The ethnocracy model has succeeded in breaking the will of the Palestinians and attempting to force a wedge between them and said land by various means. As a result, Palestinians have repeatedly supported the organization of Hamas, which has a strong and overt militant and terrorist methodology. Therefore, Israel's segmentation of its geopolitical boundaries has led to its own security problems. Israel's ethnocratic model of governance needs to be called into question at this vital and sensitive historical moment. In particular, the Palestinian issue is vital to the security of the State of Israel becaue they have countless financial, economic, and political interests and stakeholders scattered all over the globe. In other words, how Israel acts has a strong bearing on the global balance of political and economic power.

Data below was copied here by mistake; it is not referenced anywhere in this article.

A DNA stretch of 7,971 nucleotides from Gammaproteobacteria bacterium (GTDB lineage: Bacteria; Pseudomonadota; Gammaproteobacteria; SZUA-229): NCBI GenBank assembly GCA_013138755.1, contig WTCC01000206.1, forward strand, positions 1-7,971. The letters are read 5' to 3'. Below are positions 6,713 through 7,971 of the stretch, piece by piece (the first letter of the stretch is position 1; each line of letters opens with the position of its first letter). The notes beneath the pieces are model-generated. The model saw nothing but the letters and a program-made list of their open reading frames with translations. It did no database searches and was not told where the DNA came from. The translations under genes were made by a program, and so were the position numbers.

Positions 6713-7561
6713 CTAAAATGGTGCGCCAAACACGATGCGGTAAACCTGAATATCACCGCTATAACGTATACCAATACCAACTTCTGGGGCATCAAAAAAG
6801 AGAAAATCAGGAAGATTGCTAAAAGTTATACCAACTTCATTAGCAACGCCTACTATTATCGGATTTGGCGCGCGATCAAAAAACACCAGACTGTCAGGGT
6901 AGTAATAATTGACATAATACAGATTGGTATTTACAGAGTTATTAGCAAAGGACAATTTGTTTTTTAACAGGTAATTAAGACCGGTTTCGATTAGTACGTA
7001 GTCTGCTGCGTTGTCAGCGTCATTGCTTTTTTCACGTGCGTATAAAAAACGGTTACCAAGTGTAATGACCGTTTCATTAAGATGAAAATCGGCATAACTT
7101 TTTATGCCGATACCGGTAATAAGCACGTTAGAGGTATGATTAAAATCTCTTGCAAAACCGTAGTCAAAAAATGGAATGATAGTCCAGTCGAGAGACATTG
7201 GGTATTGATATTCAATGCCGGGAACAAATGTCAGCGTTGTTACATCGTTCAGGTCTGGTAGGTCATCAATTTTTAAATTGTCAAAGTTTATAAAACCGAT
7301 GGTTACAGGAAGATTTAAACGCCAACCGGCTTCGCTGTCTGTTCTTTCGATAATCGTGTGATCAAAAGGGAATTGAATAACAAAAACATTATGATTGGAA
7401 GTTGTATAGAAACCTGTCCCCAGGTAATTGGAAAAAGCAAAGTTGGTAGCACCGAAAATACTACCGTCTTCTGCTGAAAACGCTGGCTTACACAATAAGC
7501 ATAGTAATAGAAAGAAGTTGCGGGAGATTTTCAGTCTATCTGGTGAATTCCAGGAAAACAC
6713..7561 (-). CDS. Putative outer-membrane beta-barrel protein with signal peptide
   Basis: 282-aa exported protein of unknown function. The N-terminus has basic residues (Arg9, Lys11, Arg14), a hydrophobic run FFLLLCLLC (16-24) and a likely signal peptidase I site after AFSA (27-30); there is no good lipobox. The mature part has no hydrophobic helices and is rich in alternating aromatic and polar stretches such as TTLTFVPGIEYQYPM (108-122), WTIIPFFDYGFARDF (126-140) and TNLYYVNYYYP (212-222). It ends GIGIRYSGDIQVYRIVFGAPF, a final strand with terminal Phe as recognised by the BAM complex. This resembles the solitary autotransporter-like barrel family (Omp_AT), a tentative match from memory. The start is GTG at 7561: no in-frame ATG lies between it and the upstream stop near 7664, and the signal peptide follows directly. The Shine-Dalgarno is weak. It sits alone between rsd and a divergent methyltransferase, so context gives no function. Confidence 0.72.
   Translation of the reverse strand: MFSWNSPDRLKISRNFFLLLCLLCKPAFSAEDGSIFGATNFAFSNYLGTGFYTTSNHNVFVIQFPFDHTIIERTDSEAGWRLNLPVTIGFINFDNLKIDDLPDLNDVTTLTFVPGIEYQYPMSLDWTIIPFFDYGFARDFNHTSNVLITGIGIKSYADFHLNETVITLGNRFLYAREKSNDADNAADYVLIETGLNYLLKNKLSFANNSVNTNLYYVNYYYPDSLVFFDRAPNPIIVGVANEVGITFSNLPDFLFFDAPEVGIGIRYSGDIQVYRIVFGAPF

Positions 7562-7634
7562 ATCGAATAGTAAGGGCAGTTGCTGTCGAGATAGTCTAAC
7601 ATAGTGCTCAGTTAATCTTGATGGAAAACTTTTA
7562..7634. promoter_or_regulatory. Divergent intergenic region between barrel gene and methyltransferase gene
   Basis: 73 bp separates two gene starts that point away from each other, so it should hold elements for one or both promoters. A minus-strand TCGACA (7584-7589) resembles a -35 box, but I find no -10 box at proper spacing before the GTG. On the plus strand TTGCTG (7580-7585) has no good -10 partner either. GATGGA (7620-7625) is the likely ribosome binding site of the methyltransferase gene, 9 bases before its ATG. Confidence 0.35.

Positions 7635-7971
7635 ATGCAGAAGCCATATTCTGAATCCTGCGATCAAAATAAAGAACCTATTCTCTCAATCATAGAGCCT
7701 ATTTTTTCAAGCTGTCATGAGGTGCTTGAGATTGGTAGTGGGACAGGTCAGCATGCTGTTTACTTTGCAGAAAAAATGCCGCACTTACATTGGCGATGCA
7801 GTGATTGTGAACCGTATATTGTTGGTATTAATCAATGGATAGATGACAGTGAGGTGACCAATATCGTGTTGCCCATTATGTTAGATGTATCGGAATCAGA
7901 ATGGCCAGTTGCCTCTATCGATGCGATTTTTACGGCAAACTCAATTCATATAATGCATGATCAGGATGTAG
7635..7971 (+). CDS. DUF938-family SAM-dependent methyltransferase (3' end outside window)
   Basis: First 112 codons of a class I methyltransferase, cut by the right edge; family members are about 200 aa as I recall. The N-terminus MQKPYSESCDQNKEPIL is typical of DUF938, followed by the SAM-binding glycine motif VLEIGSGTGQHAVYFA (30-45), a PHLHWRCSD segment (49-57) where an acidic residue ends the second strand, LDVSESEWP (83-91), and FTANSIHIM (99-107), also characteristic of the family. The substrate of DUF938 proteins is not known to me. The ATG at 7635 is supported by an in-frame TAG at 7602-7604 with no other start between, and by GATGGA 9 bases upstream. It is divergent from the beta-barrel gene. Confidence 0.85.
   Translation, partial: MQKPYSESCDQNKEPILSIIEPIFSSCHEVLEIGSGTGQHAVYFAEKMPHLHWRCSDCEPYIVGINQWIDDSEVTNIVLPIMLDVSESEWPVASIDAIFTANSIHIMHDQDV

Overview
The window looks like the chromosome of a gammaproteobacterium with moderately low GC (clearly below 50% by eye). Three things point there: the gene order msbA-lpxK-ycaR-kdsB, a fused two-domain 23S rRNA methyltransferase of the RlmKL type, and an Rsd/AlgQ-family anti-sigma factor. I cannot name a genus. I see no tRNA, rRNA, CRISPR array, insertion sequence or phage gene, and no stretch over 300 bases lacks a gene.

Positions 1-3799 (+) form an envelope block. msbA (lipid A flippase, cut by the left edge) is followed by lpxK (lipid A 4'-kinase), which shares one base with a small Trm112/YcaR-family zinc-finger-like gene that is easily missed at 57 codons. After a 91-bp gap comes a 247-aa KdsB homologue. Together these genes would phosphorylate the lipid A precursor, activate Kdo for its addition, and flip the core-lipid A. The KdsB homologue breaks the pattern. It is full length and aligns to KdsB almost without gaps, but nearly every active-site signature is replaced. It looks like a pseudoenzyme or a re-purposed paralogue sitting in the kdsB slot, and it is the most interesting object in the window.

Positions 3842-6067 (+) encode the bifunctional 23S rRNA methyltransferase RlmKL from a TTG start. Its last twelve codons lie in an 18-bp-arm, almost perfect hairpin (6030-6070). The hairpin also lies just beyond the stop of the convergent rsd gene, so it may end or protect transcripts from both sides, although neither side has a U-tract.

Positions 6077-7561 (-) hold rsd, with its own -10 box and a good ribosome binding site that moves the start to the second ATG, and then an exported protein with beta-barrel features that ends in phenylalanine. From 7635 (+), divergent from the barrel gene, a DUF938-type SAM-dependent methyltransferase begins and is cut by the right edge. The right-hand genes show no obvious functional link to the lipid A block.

The Palestinians who have become nationalized Israelis pose a genuine security threat to Israel, primarily because Palestinian citizens can gain access to internal state secrets malicious outsiders might abuse. This reality has led to a paranoid public policy in which citizenship rights are restricted for Palestinians. Palestinians are prohibited from engaging in dialogue in the Israeli public sphere; barred from genuine social and political participation in a society that claims to be a model for democratic rights and freedoms in the Middle East. The result is a paradoxical scenario, in which the security of both Israel and Palestine is threatened.

This threat creates such notions and manifest realities of segregated roads, schools, and the lack of voting and employment privileges in the name of national security with a shrinking platform for Palestinian citizenship. If Israel were to occupy Gaza and control all Palestinian lands via brute force, the result would be essentially an apartheid-style system of governance.